Over the last decade much research and scholarship has focused on the contribution supervision can make to support the wellbeing (and retention!) of the practitioner (Adamson, 2011; Chiller & Crisp, 2012; Harlow, 2012). Recent studies have examined the importance of reflective supervision on the wellbeing of practitioners in emotionally challenging fields of practice (Robinson, 2012; Joubert, Hocking & Hampson, 2013). In our study published in 2012 (Adamson, Beddoe & Davys, 2012) we reported that practitioners identified a set of interceding factors in their understanding of themselves as resilient practitioners , across two domains of the self and the workplace: work-life balance; developmental learning; coping behaviours and relational skills; supervision and peer support, professional identity, social work education and professional development. There was overall consensus of participants in this study that ‘good’ supervision was critical to resilient practice (Beddoe, Davys & Adamson, in review).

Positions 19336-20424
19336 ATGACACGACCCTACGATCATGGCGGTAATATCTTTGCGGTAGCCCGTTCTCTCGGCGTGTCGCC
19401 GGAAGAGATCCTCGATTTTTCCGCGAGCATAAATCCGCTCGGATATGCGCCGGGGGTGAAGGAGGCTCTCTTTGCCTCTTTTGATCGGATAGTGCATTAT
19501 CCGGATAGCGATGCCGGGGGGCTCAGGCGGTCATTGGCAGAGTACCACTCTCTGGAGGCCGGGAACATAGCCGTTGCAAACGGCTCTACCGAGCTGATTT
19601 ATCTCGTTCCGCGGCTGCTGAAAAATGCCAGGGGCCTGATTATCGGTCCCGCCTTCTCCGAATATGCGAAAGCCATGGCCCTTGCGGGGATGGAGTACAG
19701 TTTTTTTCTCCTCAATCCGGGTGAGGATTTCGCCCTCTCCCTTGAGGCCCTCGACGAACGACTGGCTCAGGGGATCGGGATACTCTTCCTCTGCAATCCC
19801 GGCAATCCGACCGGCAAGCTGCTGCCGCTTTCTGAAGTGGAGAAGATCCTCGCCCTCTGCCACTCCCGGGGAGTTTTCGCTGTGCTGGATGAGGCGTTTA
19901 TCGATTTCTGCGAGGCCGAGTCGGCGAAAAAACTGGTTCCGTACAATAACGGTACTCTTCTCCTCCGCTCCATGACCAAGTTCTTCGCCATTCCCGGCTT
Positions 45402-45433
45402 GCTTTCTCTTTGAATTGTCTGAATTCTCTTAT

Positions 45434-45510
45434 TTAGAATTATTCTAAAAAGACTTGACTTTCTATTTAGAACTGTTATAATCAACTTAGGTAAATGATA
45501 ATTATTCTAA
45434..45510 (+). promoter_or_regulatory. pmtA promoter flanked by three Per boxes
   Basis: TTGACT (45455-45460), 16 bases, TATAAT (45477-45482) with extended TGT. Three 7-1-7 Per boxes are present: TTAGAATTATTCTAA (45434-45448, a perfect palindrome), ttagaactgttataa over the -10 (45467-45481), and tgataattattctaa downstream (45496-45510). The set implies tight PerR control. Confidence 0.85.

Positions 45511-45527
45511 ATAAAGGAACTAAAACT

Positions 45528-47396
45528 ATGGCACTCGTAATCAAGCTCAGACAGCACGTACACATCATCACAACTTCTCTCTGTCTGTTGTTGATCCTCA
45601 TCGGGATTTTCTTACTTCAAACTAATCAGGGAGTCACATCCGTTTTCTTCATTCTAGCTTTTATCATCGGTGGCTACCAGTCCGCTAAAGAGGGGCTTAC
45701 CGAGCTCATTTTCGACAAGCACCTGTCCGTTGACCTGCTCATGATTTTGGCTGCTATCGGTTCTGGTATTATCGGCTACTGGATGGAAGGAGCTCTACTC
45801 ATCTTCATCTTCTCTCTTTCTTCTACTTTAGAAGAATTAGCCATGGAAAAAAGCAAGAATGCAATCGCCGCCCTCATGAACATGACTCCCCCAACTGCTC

Major reports on child welfare are naming supervision as important in ensuring good social work practice ( the Laming and Munro reports in the UK, the New Zealand White Paper on Vulnerable Children; the recent inquiry into child protection in Queensland, Australia for example).
There has accordingly been an increased demand for trained and competent supervisors and better understanding of the best use of supervision. As the demand increases in many countries there is a perceived gap in availability of supervision and thus a call for more diversity in the modes of delivery of supervision, e.g. interprofessional (Beddoe & Howard, 2012), peer, group and consultation modes of supervision (Rankine, 2013) as well as the ‘out-sourcing’ to private practitioners (Beddoe, 2011). These alternative styles require greater sensitivity and awareness on the part of the supervisor as such modes of delivery carry their own unique challenges.
It is encouraging that there is evidence of increased interest in researching supervision. There is more to be done. What do you think needs research? Please leave a comment.
Adamson, C. (2011). Supervision is not politically innocent. Australian Social Work, 65(2), 185-196.
Adamson, C., Beddoe, L., & Davys, A. (2012). Building resilient practitioners: Definitions and practitioner understandings. British Journal of Social Work. DOI: 10.1093/bjsw/bcs142